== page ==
If there’s a silver lining here, it’s that Sharks GM Doug Wilson has time on his side. It’s understood the club probably wouldn’t act on an extension for Thornton until after the June expansion draft, which could give the Sharks enough time to better gauge his health.

Update:

Per NBC Sports California, Wilson confirmed Thornton is undergoing surgery today to repair the ligaments.

 

 

Online bookmaker: Caps are Stanley Cup favorites

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The Washington Capitals got a bit of a scare in the first round, but they’ll go into the second round as the Stanley Cup favorites.

Per online bookmaker Bovada, here is the full list of Stanley Cup odds for the eight remaining teams:

Washington Capitals   7/2
Pittsburgh Penguins    17/4
Anaheim Ducks             11/2
Edmonton Oilers          11/2
St. Louis Blues              13/2
Nashville Predators     7/1
New York Rangers       8/1
Ottawa Senators           10/1

The Chicago Blackhawks entered the postseason as 4/1 Cup favorites at Bovada. Of course, the ‘Hawks were then swept by the Preds, who’ve gone from 25/1 long shots to 7/1 heading into their series with the Blues.

The Caps’ odds actually dropped to 13/2 after they fell behind the Toronto Maple Leafs, 2-1. But three straight wins, two in overtime, clinched them a spot against the Penguins in the second round.

The Ottawa Senators are the long shots of the bunch now, despite having home-ice advantage over the Rangers in the second round.

Isles bring back Seidenberg — one year, $1.25 million

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The Islanders saw enough from Dennis Seidenberg this season to bring him back for another.

On Monday, the club announced it had signed the veteran defenseman to a one-year deal. Per Newsday, it’s for $1.25 million — a slight raise from the $1M he earned this season.

Seidenberg, 35, caught on with the Isles in late September, parlaying a good showing with Team Europe at the World Cup into a contract after going the entire summer unsigned.

For New York, it worked out very well.

Seidenberg was a regular lineup fixture, averaging 19:26 TOI over 73 games. He also provided some good production from the back end, scoring five goals and 22 points — his highest offensive output in five years.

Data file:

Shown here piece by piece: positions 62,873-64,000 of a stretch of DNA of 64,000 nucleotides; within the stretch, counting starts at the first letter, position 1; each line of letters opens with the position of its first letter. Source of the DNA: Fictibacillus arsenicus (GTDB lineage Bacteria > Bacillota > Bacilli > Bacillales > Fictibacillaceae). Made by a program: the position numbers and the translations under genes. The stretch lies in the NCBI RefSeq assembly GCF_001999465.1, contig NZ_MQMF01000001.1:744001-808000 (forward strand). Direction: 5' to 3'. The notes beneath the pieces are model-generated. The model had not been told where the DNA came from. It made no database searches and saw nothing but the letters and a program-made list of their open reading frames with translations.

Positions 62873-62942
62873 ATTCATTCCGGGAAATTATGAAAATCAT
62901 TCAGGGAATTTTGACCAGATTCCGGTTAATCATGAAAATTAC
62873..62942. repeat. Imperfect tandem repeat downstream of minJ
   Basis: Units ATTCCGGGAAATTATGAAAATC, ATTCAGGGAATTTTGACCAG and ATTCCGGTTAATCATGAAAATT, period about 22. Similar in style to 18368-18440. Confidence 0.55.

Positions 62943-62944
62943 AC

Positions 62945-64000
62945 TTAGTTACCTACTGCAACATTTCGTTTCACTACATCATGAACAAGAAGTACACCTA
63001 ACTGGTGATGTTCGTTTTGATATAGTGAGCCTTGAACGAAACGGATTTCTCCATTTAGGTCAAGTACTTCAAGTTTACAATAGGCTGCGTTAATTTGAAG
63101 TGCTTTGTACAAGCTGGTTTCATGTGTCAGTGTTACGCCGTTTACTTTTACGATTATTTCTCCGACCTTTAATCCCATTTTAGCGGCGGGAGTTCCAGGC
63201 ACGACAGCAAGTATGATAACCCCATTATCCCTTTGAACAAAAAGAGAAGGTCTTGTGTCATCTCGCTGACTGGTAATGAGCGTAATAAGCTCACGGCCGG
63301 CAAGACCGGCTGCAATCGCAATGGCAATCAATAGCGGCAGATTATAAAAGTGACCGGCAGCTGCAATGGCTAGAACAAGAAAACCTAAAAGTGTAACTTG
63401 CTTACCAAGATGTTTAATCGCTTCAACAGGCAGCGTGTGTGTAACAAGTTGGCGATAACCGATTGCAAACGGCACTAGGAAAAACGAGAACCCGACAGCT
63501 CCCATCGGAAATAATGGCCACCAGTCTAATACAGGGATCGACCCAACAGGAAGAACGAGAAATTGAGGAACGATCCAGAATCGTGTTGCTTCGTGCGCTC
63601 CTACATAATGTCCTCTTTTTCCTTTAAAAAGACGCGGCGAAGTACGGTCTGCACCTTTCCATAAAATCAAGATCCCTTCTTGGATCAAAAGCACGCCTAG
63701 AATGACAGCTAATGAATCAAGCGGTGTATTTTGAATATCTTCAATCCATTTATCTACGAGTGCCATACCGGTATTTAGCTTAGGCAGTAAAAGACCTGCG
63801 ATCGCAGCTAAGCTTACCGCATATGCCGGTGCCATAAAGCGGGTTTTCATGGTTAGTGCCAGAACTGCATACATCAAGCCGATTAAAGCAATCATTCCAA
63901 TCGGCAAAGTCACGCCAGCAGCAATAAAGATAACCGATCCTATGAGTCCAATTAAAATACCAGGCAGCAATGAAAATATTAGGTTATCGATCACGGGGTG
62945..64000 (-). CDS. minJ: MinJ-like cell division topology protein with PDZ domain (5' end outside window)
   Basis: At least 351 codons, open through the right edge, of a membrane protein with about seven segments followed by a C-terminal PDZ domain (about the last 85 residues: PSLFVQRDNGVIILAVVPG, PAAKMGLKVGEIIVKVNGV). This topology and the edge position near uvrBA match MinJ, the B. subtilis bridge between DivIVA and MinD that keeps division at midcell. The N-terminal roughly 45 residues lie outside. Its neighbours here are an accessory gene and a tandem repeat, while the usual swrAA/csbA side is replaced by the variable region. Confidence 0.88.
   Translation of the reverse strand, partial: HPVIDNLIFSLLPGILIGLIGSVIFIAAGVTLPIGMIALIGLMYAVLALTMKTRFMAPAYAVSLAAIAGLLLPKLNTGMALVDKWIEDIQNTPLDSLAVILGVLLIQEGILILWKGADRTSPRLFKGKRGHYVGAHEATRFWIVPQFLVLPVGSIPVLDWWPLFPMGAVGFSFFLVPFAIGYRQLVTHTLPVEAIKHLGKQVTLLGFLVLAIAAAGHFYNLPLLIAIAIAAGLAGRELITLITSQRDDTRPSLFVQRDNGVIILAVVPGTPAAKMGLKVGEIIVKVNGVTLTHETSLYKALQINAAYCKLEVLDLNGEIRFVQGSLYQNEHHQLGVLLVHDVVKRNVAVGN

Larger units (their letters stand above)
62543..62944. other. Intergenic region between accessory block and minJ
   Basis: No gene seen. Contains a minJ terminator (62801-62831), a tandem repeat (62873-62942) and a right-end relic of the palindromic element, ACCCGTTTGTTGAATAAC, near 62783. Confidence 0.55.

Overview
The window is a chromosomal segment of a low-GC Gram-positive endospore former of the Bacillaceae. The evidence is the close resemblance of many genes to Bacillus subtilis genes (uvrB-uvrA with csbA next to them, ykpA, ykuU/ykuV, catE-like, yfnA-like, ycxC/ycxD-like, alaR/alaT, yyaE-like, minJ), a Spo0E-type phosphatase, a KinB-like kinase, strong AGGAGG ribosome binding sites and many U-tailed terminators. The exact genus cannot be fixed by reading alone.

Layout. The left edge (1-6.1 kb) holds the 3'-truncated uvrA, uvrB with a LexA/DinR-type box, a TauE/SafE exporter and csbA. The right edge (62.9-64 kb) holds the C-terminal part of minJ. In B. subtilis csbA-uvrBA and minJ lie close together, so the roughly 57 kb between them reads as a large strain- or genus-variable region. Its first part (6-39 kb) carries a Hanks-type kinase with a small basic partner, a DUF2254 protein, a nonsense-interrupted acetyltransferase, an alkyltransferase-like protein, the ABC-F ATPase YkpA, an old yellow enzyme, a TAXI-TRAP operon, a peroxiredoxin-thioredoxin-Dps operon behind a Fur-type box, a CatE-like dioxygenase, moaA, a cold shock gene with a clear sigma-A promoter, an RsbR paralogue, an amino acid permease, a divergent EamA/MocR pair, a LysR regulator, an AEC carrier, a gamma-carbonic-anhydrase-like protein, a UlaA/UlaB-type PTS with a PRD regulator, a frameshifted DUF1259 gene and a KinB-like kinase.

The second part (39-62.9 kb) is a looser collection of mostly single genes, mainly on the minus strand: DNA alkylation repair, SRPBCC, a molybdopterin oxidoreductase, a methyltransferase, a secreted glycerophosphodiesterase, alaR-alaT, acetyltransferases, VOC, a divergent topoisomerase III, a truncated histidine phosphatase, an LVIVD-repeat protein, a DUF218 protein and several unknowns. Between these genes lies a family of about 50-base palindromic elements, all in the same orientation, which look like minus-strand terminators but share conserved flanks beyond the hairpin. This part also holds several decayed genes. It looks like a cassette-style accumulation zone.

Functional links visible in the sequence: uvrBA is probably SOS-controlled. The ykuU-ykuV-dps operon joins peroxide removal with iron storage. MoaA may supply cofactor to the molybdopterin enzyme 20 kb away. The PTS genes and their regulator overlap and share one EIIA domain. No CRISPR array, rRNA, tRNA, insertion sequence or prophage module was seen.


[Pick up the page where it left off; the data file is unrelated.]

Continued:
Today’s deal also gives the Isles some flexibility when it comes to the upcoming expansion draft. The club now has six blueliners under contract for next season — Seidenberg, Johnny Boychuk, Nick Leddy, Travis Hamonic, Thomas Hickey and Scott Mayfield — and a seventh, pending RFA Calvin de Haan, will (presumably) be locked in as well. The same might be said of fellow RFA Adam Pelech.

Young d-man Ryan Pulock, who only appeared in one game this year, locked in through 2018.

Cassidy ‘absolutely’ wants to return as Bruins’ head coach

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To nobody’s surprise, Bruce Cassidy is on board with shedding his interim tag and becoming Boston’s full-time bench boss.

“Absolutely,” Cassidy said of coming back, following the Bruins’ opening-round playoff loss to Ottawa (per CBS Boston). “One hundred percent.”

One would think the 51-year-old did enough to warrant a longer look. After replacing Claude Julien in early February, Cassidy led a team on the fringes of the playoff picture to an 18-8-1 record down the stretch, and a third-place finish in the Atlantic Division.

Yes, the B’s fell short against the Sens, but were hamstrung by a depleted lineup missing the likes of Torey Krug and Brandon Carlo. Top center David Krejci was also extremely limited, missing three of six games to injury.

When further asked about his future, Cassidy tapped the brakes on predicting what will happen, or what changes the team needed for next season.

“Well, now we’re making a lot of assumptions,” he said. “That will be determined going forward by management. It’s a tough question to answer.”

Cassidy’s time with Boston’s AHL affiliate in Providence, and his history working with young players, may certainly help his cause. A few of his guys — Austin Czarnik, Frank Vatrano, Tommy Cross, Noel Acciari — forged out roles with the big club this season, while other youngsters certainly made an impact in the playoffs.

Prized d-man prospect Charlie McAvoy was a central figure on defense, and one of Cassidy’s more notable lineup moves — putting Sean Kuraly in for Games 5 and 6 — gave the club a boost of energy.

That said, the B’s do have options on the coaching front.

There are a number of experienced bench bosses available. Lindy Ruff, Darryl Sutter and Jack Capuano — a former teammate of Sweeney’s, it should be mentioned — are just a few of the higher profile free agents out there. It’s unclear if Boston is interested in going this route, however. Cassidy has been with the organization a long time, going on eight seasons, and has certainly paid his dues.